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Gas station arrest is not the norm

People waited to fill up their tanks at the Lukoil station on Middle Country Road in Centereach on Monday. Photo by Matt Calamia

November 05, 2012 | 02:47 PM
While most gas lines have been relatively docile, many watched over by police officers, Suffolk County Police arrested a Stony Brook teen Monday morning after he allegedly pulled a knife on an East Setauket gas station employee who had just told him the station was out of high-octane gasoline, police said.

According to SCPD, 17-year-old Jared Giacolone, of Woodfield Road, drove his Subaru to the BP gas station at 728 Route 25A and got into an altercation with an employee at 8:30 am after the employee told Giacolone the station was out of high-octane gasoline. When the employee told Giacolone to leave, Giacolone pulled out a folding knife and threatened the employee, police said.

Giacolone was charged with second-degree menacing and fourth-degree criminal possession of a weapon. He will be arraigned at a later date.

While incidents of violence on gas lines are the exception and not the norm one week after Hurricane Sandy, a gas shortage continues to plague Long Islanders. Ports had been shut down because of the storm and reopened Friday, with tankers coming into the Port of New York and gas going to distribution centers. But many gas stations — some without electricity and others without gas — are still not up and running, making for very long lines at the pump.

Centereach resident Mike Nangle waited nine hours on Sunday at the Hess Station on Middle Country Road at the corner of Stony Brook Road in Lake Grove.

"I got on that line and they said, 'It's coming in three hours,' then 'two hours,' then 'it'll be here in three hours' and it just kept going and going," he said while waiting in line at the Lukoil station on Middle Country Road in Centereach on Monday.

Nangle was about 30th in line at Hess and didn't want to give up his spot after investing so much time.

"I'm not leaving," he said he told himself. "I know I'm going to get gas and had nothing to do the next day, so I just waited it out."

Unfazed, he was grateful to finally get the gas.

"I'm really not frustrated. The people that really need gas, they're not even getting it. They don't even have houses. It's getting colder. If this is all I have to deal with, I'm lucky."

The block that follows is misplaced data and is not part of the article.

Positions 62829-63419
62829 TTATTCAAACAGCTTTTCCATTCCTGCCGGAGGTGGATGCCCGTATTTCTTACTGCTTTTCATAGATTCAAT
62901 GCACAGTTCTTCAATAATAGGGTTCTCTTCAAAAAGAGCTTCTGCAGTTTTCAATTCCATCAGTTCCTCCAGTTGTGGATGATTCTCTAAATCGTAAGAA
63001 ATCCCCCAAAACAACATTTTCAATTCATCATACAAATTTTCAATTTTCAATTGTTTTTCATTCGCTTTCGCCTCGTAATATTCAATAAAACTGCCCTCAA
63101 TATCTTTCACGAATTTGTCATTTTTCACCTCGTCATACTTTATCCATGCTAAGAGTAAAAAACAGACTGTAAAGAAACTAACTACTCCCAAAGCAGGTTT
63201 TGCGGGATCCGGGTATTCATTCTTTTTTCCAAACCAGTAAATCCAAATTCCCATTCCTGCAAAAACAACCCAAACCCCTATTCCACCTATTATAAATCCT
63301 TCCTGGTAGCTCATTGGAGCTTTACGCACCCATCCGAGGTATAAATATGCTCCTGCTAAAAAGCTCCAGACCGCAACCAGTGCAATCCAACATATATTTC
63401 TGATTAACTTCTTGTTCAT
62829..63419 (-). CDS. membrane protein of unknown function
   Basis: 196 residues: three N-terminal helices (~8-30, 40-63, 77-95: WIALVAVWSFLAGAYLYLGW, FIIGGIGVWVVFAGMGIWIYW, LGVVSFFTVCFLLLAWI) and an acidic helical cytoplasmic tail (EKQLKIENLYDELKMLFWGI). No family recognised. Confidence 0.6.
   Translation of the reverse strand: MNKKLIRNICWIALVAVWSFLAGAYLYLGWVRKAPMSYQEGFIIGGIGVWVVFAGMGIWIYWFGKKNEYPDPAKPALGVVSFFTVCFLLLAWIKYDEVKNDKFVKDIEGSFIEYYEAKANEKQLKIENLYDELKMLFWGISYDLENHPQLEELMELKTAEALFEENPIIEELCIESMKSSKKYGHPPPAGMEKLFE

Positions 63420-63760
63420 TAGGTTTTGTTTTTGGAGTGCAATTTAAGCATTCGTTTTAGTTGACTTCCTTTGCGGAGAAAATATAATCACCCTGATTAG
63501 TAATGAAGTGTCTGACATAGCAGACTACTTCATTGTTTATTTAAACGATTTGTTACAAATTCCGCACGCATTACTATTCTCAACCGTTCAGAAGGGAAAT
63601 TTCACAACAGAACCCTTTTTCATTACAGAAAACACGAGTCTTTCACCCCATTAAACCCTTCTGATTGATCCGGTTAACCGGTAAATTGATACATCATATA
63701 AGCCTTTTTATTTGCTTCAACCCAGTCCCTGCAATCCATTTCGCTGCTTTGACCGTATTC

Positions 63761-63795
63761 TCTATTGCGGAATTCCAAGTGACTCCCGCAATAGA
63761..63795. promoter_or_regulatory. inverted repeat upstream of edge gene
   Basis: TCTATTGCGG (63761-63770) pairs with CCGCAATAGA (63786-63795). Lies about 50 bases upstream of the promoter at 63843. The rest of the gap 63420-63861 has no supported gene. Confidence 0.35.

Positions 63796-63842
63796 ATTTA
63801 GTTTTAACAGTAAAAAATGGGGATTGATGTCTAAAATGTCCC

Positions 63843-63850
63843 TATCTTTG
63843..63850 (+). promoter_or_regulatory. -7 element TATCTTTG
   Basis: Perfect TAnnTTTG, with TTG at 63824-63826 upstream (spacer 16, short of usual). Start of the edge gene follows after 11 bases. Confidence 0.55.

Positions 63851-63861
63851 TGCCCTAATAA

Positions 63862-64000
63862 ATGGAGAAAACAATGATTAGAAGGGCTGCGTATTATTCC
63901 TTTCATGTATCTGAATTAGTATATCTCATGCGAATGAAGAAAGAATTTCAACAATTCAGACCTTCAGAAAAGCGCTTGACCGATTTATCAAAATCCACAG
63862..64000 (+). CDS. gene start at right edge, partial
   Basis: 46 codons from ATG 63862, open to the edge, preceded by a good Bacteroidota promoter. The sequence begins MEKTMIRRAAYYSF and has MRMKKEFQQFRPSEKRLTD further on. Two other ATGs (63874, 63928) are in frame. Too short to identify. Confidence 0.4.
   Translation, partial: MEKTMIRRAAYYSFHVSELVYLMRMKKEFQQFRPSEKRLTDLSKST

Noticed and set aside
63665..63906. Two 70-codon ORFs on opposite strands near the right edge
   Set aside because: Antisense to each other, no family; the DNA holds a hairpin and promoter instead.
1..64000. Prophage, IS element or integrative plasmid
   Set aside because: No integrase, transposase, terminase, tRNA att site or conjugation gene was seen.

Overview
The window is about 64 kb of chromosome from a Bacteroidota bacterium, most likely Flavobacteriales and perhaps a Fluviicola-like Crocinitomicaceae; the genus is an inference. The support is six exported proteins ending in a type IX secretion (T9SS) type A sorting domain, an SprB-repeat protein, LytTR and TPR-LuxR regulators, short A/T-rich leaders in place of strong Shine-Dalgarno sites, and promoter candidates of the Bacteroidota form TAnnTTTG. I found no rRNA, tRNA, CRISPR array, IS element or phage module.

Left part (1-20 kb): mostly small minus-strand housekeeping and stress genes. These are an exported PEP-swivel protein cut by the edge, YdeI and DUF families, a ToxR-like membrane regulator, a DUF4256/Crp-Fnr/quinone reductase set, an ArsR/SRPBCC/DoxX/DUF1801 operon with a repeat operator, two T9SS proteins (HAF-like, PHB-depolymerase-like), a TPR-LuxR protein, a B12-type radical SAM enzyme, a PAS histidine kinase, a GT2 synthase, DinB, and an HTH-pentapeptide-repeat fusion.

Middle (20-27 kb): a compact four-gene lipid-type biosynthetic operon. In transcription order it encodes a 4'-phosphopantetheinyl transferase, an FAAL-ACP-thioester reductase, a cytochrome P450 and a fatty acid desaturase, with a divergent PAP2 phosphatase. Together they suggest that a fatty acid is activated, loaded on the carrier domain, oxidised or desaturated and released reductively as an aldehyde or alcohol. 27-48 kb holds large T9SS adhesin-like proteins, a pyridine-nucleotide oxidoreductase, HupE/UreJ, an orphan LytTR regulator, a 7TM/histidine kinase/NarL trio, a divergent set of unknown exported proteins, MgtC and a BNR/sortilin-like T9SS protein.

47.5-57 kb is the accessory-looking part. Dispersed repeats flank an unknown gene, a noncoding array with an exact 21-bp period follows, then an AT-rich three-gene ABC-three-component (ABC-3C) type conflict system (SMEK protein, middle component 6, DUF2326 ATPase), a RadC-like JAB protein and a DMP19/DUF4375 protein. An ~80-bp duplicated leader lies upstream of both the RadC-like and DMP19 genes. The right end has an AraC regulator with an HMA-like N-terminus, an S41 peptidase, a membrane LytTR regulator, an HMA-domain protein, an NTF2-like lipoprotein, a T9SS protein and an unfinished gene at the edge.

Andrew Dipierno of Terryville also remained calm while waiting at the Lukoil station Monday.

"In the big scheme of things, it's really nothing, just waiting on line, but it's ludicrous that in this day and age that we have to," he said. "They should get maybe 10 trucks full from wherever they come from and just hit every gas station. Just blitz it. Then in the afternoon, hit someplace else."

Selden resident Marlee Cole only waited for about half an hour Monday morning at the Gulf station on Middle Country Road in Centereach to fill up her mother's car. She waited on a much longer line the night before to fill her own car.

"We all got our cars filled. We're able to get to work and school and everything, so it hasn't been that horrible. It was frustrating at first because what were we going to do with our cars to get to work?"

Stephen and Dianne Gill, Port Jefferson Station residents, were waiting to fill up a container at the 76 gas station on Route 25A in Port Jefferson Station Tuesday. They said they haven't seen lines like this since the gas shortage in the 1970s. They had a car parked on line for the Hess gas station down the road and were filling up the container at 76 for Dianne's car.

Stephen, who works at Brookhaven National Laboratory, said, "I had no gas to get to work."

Port Jefferson resident John Manning had to take off work Tuesday and was filling up the car for someone who had to get to a doctor appointment Wednesday morning. It was his first time waiting on a gas line since the storm hit. He had been waiting for five hours, since about 9 am.

Cars at the front of the line had been there since 6 or 7 am.

"It's ridiculous," Manning said Tuesday afternoon. "Hopefully employers are forgiving."

Sharon Cuddy from South Setauket Park waited about 45 minutes at the Gulf station on Middle Country Road in Centereach and said the experience wasn't all bad.

"They've been courteous and nice, serving coffee on line. It's really been great."

She too realized she's better off than many others.

"I'm just glad my home was intact. Gas is the least of the problems really."

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